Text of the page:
Lieberman DE, Venkadesan M, Werbel WA, Daoud AI, D'Andrea S, Davis IS, Mang'eni RO, Pitsiladis Y (2010) Foot strike patterns and collision forces in habitually barefoot versus shod runners. Nature 463:531–535
Lima-Silva AE, Silva-Cavalcante MD, Pires FO, Bertuzzi R, Oliveira RS, Bishop D (2012) Listening to music in the first, but not the last 1.5 km of a 5-km running trial alters pacing strategy and improves performance. Int J Sports Med 33:813–818
Lopes-Silva JP, Lima-Silva AE, Bertuzzi R, Silva-Cavalcante MD (2015) Influence of music on performance and psychophysiological responses during moderate-intensity exercise preceded by fatigue. Physiol Behav 139:274–280
Malinzak RA, Colby M, Kirkendall DT, Yu B, Garrett WE (2001) A comparison of knee joint motion patterns between men and women in selected athletic tasks. Clin Biomech 16:438–445
May KR, Walker NB (2017) The effects of distractor sounds presented through bone conduction headphones on the localization of critical environmental sounds. Appl Ergon 61:144–158
Meyer-Bisch C (1996) Epidemiological evaluation of hearing damage related to strongly amplified music (personal cassette players, discotheques, rock concerts)-high-definition audiometric survey on 1364 subjects. Audiology 35:121–142
Mifsud NG, Whitford TJ (2017) Sensory attenuation of self-initiated sounds maps onto habitual associations between motor action and sound. Neuropsychologia 103:38–43
Milde-Busch A, von Kries R, Thomas S, Heinrich S, Straube A, Radon K (2010) The association between use of electronic media and prevalence of headache in adolescents: results from a population-based cross-sectional study. BMC Neurol 10:12
Mizuno Y, Kumagai M, Mattessich SM, Elias JJ, Ramrattan N, Cosgarea AJ, Chao EY (2001) Q-angle influences tibiofemoral and patellofemoral kinematics. J Orthop Res 19:834–840
Nethery VM (2002) Competition between internal and external sources of information during exercise: influence on RPE and the impact of the exercise load. J Sports Med Phys Fitness 42:172–178
Neuhoff JG (2001) An adaptive bias in the perception of looming auditory motion. Ecol Psychol 13:87–110
Neuhoff JG (1998) Perceptual bias for rising tones. Nature 395:123
Phinyomark A, Hettinga BA, Osis ST, Ferber R (2014) Gender and age-related differences in bilateral lower extremity mechanics during treadmill running. PLoS ONE 9:e105246
RamezanPour MR, Moghaddam A, Sadifar E (2012) Comparison the effects of listening to three types of music during exercise on heart rate, blood pressure, rating of perceived exertion and fatigue onset time. Iran J Public Health. https://doi.org/10.22067/ijhpa.v3i1.15528
Rejeski WJ (1985) Perceived exertion: an active or passive process? J Sport Psychol 7:371–378
Ruedl G, Pocecco E, Kopp M, Burtscher M, Zorowka P, Seebacher J (2018) Impact of listening to music while wearing a ski helmet on sound source localization. J Sci Med Sport. https://doi.org/10.1016/j.jsams.2018.09.234
Rummell BP, Klee JL, Sigurdsson T (2016) Attenuation of responses to self-generated sounds in auditory cortical neurons. J Neurosci 36:12010–12026
Ružić L, Tudor A, Radman I, Kasović M, Cigrovski V (2015) The influence of ski helmets on sound perception and sound localisation on the ski slope. Int J Occup Med Environ Health 28:389–394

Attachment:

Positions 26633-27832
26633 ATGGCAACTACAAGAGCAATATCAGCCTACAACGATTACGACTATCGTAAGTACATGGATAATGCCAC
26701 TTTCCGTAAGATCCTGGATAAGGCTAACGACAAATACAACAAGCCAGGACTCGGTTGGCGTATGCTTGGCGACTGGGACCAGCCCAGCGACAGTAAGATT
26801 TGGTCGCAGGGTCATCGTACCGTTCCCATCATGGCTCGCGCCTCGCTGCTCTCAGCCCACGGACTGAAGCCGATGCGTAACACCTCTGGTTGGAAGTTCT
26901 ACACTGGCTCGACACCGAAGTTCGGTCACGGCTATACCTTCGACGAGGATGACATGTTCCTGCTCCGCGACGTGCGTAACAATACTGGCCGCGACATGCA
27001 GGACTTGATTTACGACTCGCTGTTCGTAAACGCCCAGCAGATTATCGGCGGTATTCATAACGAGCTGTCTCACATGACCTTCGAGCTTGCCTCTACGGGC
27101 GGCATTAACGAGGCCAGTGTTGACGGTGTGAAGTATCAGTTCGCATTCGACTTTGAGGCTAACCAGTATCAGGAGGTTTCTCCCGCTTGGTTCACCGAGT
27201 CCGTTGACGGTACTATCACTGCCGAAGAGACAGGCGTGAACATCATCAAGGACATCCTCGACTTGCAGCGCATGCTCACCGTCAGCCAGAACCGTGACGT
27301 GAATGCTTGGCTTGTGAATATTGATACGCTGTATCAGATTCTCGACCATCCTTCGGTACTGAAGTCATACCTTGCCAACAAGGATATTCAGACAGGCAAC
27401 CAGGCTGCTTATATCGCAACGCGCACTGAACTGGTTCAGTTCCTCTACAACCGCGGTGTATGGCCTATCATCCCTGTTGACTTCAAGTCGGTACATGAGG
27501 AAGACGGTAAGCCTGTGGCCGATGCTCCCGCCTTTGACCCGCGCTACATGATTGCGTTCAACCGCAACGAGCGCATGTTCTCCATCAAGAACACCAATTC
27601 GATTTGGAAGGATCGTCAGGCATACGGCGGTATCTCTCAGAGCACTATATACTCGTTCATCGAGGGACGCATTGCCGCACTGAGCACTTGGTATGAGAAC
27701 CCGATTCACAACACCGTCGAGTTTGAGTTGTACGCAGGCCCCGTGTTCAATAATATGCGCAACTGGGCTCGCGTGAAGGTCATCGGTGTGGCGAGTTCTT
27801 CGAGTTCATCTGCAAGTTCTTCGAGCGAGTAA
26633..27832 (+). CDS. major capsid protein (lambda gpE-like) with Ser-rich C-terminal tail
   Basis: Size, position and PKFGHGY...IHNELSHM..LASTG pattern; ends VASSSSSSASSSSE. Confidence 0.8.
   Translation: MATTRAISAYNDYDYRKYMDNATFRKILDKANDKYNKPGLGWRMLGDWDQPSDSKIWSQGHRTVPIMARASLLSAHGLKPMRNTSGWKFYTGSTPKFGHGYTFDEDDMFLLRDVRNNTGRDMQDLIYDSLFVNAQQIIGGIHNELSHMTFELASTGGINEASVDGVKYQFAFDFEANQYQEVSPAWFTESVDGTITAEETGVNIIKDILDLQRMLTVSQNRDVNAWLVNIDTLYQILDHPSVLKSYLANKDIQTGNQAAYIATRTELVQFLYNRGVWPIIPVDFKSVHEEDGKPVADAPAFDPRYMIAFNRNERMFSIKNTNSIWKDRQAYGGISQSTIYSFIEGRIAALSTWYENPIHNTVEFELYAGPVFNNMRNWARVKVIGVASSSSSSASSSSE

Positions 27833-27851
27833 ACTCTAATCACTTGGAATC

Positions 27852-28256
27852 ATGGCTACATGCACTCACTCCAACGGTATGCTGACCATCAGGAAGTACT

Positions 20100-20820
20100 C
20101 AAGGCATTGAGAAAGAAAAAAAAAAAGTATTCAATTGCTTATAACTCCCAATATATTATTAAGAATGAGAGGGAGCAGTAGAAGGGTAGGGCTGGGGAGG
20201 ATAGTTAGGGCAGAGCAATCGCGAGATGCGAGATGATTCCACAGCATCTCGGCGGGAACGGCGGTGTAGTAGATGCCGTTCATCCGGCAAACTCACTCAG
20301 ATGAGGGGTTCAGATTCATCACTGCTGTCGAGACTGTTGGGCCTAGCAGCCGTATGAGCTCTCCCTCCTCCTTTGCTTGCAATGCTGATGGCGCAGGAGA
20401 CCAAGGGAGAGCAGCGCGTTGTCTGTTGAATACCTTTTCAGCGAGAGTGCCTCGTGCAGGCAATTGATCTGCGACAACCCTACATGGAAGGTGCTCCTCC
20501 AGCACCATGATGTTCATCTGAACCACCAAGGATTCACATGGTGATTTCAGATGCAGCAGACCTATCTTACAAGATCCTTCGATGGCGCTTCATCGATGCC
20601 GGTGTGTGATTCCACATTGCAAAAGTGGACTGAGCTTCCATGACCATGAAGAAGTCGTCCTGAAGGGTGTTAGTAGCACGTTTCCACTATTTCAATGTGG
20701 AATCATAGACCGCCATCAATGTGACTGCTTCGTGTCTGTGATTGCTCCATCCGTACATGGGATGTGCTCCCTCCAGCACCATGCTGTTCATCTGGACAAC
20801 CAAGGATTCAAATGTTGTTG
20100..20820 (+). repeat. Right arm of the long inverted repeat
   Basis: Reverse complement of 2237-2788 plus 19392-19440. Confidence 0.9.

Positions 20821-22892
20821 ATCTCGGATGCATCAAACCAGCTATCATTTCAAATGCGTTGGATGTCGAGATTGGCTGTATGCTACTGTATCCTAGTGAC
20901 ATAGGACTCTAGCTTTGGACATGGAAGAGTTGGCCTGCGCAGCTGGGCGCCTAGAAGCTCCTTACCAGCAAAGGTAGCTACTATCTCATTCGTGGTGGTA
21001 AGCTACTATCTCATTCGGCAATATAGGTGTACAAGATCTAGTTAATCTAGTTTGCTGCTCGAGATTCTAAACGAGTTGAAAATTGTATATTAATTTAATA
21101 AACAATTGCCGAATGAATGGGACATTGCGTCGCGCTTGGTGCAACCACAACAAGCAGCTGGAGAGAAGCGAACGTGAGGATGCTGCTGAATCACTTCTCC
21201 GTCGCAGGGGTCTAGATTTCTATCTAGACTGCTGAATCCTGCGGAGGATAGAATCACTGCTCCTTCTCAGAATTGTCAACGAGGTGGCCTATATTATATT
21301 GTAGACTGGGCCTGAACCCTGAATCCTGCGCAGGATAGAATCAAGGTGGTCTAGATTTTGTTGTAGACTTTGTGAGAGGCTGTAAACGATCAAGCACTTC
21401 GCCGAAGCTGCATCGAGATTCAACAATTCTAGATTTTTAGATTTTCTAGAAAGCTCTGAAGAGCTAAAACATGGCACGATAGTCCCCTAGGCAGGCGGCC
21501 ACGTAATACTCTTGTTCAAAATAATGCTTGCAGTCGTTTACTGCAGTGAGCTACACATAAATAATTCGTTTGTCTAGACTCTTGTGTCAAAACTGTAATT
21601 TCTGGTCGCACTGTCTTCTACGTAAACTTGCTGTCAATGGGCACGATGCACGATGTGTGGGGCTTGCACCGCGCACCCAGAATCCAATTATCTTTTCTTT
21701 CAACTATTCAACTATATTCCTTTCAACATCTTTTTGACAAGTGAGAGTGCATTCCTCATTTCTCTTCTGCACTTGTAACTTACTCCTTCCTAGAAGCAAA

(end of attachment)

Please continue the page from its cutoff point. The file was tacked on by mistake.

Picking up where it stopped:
Schneider DM, Sundararajan J, Mooney R (2018) A cortical filter that learns to suppress the acoustic consequences of movement. Nature 561:391
Shih Y, Lin KL, Shiang TY (2013) Is the foot striking pattern more important than barefoot or shod conditions in running? Gait Posture 38:490–494
Simoneau GG, Hoenig KJ, Lepley JE, Papanek PE (1998) Influence of hip position and gender on active hip internal and external rotation. J Orthop Sports Phys Ther 28:158–164
Simpson SD, Karageorghis CI (2006) The effects of synchronous music on 400-m sprint performance. J Sports Sci 24:1095–1102
Singla S, Dempsey C, Warren R, Enikolopov AG, Sawtell NB (2017) A cerebellum-like circuit in the auditory system cancels responses to self-generated sounds. Nat Neurosci 20:943–950
Szmedra L, Bacharach DW (1998) Effect of music on perceived exertion, plasma lactate, norepinephrine and cardiovascular hemodynamics during treadmill running. Int J Sports Med 19:32–37
Terry PC, Karageorghis CI, Saha AM, D'Auria S (2012) Effects of synchronous music on treadmill running among elite triathletes. J Sci Med Sport 15:52–57
Thornby MA, Haas F, Axen K (1995) Effect of distractive auditory stimuli on exercise tolerance in patients with COPD. Chest 107:1213–1217
Todd NP, Cody FW (2000) Vestibular responses to loud dance music: a physiological basis of the "rock and roll threshold"? J Acoust Soc Am 107:496–500
Turunen-Rise I, Flottorp G, Tvete O (1991) A study of the possibility of acquiring noise-induced hearing loss by the use of personal cassette players (walkman). Scand Audiol Suppl 34:133–144
Urbaniak GC, Plous S (2013) Research Randomizer (Version 4.0) [Computer software]. https://www.randomizer.org/. Accessed 13 Jan 2019
Wang LI, Gu CY, Wang IL, Siao SW, Chen ST (2018) The collision forces and lower-extremity inter-joint coordination during running. Sports Biomech 17:143–156
Warren RM (1970) Elimination of biases in loudness judgments for tones. J Acoust Soc Am 48:1397–1403
Warren RM (1973) Quantification of loudness. Am J Psychol 807–825
Weiss C, Herwig A, Schütz-Bosbach S (2011) The self in action effects: selective attenuation of self-generated sounds. Cognition 121:207–218
We are grateful to Dr. Andrea Cereatti and Prof. Marcello Caria for critically revising the manuscript, to Drs. Antonello Catogno (BSc audiometry), Mario Russo (BSc audiometry) and Mr. Gavino Ruggiu for their technical assistance.
Conflict of interest
We certify that no party having a direct interest in the results of the research supporting this article has or will confer a benefit on us or on any organization with which we are associated. All authors declare that they have no conflict of interest.
All procedures performed in studies involving human participants were in accordance with the ethical standards of the institutional and/or national research committee and with the 1964 Helsinki declaration and its later amendments or comparable ethical standards.
Communicated by Peter Krustrup.
Springer Nature remains neutral with regard to jurisdictional claims in published maps and institutional affiliations.
Rights and permissions
About this article
Cite this article
Manca, A., Cugusi, L., Pomidori, L. et al. Listening to music while running alters ground reaction forces: a study of acute exposure to varying speed and loudness levels in young women and men. Eur J Appl Physiol 120, 1391–1401 (2020). https://doi.org/10.1007/s00421-020-04371-z
- Ground reaction force
- Gender differences